Although it might seem a little bit surprising, there is not a single admitted atheist currently serving in Congress. Former Rep. Pete Stark (who left Congress in 2012) was the last known atheist to serve. That’s not to say that there are no atheists in Congress; there are just no “admitted” nonbelievers.
In order to help rectify this situation, the Freethought Equality Fund, the first political action committee for the irreligious with fulltime staff members, has launched. The PAC is looking for atheist candidates and allies to support in 2014.
"People need to see ethical nonbelievers in positions of power to rid that negative stigma," said staff member Bishop McNeill.
Backed by the Center for Humanist Activism, the FEF plans to support candidates “who identify as humanist, atheist [and] agnostic," and will likely end up supporting atheist politicians who prefer to remain “closeted.”
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“It's not my place to out anybody," McNeill said, "and we are not just supporting people who are willing to come out of the closet with their religious beliefs." He confirmed that "there are members of the current Congress who are definitely atheists."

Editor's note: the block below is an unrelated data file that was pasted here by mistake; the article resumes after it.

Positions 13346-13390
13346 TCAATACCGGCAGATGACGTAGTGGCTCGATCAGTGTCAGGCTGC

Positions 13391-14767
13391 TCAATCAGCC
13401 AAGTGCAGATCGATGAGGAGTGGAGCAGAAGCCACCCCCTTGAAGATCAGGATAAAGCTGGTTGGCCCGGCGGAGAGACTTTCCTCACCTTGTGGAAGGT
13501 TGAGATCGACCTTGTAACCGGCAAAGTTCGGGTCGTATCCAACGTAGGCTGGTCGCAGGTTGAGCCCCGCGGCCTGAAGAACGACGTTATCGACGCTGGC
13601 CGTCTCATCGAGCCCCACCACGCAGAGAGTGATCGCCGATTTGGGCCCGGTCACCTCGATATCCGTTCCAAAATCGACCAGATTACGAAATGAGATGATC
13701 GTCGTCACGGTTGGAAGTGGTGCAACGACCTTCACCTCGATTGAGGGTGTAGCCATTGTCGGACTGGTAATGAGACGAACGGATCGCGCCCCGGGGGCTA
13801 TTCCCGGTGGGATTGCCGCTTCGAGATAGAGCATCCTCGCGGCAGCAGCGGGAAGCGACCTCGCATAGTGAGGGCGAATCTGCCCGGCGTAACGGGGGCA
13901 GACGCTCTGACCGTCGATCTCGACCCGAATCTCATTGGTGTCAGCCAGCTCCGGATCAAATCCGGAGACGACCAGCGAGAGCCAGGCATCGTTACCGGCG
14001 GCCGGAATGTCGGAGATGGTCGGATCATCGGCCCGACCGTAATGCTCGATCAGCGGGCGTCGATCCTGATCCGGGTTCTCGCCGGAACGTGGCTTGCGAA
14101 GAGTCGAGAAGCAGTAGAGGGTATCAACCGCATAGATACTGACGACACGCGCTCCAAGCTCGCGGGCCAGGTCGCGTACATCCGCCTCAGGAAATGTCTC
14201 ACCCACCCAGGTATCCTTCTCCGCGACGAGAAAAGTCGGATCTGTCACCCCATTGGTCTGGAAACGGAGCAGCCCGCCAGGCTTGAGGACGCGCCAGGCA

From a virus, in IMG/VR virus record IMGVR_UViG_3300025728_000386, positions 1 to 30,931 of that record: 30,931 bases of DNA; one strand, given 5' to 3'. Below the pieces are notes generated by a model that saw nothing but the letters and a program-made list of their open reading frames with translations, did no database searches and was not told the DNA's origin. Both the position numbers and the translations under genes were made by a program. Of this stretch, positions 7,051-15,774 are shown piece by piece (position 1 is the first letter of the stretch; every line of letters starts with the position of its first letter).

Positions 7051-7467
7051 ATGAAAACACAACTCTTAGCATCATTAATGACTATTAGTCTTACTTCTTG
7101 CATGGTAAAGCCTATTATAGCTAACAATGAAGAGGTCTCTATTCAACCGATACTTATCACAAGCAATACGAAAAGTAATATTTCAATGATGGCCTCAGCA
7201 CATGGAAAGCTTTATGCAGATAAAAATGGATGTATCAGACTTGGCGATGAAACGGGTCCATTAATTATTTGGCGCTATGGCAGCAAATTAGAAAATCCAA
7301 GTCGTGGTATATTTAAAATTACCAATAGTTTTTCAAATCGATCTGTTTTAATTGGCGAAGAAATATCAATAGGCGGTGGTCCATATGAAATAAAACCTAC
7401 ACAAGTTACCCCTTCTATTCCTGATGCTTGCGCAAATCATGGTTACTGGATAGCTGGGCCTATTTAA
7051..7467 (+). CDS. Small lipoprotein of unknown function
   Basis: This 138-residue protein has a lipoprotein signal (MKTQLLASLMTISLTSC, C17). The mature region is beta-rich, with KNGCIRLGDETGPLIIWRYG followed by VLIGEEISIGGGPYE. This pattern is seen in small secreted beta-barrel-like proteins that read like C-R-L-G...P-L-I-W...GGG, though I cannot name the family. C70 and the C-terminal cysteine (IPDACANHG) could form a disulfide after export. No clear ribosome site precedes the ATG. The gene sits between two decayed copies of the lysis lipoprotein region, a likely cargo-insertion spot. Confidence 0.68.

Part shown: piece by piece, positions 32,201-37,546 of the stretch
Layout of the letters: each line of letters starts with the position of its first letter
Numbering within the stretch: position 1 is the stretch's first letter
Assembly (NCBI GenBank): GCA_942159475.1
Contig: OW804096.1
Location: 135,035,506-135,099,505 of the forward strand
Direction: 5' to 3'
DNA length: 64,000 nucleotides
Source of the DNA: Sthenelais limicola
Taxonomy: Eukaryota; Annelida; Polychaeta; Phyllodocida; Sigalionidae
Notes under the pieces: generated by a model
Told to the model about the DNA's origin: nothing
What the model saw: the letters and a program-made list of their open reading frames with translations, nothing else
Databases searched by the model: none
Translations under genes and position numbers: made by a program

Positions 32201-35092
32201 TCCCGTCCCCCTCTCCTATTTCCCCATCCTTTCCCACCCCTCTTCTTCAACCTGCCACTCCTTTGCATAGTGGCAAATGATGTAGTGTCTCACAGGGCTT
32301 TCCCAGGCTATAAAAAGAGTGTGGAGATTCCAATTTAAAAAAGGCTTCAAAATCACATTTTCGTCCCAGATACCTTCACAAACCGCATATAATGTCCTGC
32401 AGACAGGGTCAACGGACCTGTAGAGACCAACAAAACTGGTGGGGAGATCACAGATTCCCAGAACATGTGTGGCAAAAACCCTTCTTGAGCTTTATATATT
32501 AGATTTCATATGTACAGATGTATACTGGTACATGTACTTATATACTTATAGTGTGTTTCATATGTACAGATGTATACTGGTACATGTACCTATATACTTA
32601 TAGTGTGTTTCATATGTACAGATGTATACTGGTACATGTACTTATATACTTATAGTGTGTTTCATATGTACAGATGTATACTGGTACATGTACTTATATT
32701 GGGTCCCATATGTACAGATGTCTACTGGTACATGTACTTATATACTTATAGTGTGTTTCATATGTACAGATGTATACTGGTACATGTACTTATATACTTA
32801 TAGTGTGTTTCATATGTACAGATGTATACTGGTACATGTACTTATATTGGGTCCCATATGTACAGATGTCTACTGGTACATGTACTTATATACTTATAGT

Maggie Ardiente, FEF's director of development and communications, explained why the group believes that nonbelievers must be represented in Congress.
"Whether we recognize it or not, Americans are held captive to the will of religious right leaders who remind us of our inferior position by using the power of government to enforce laws that put truth claims about religion in front of us at every turn," Ardiente said. "We have to spend our tax dollars on schools in most states where educators refuse to teach that the evidence massively supports a theory of evolution that unites everything we know about biology."
Herb Silverman of the Secular Coalition of America said in 2011 that his group was aware of 27 members of Congress other than Stark "that have no belief in God." It's unclear who they were and none of them have spoken out, The Huffington Post reported.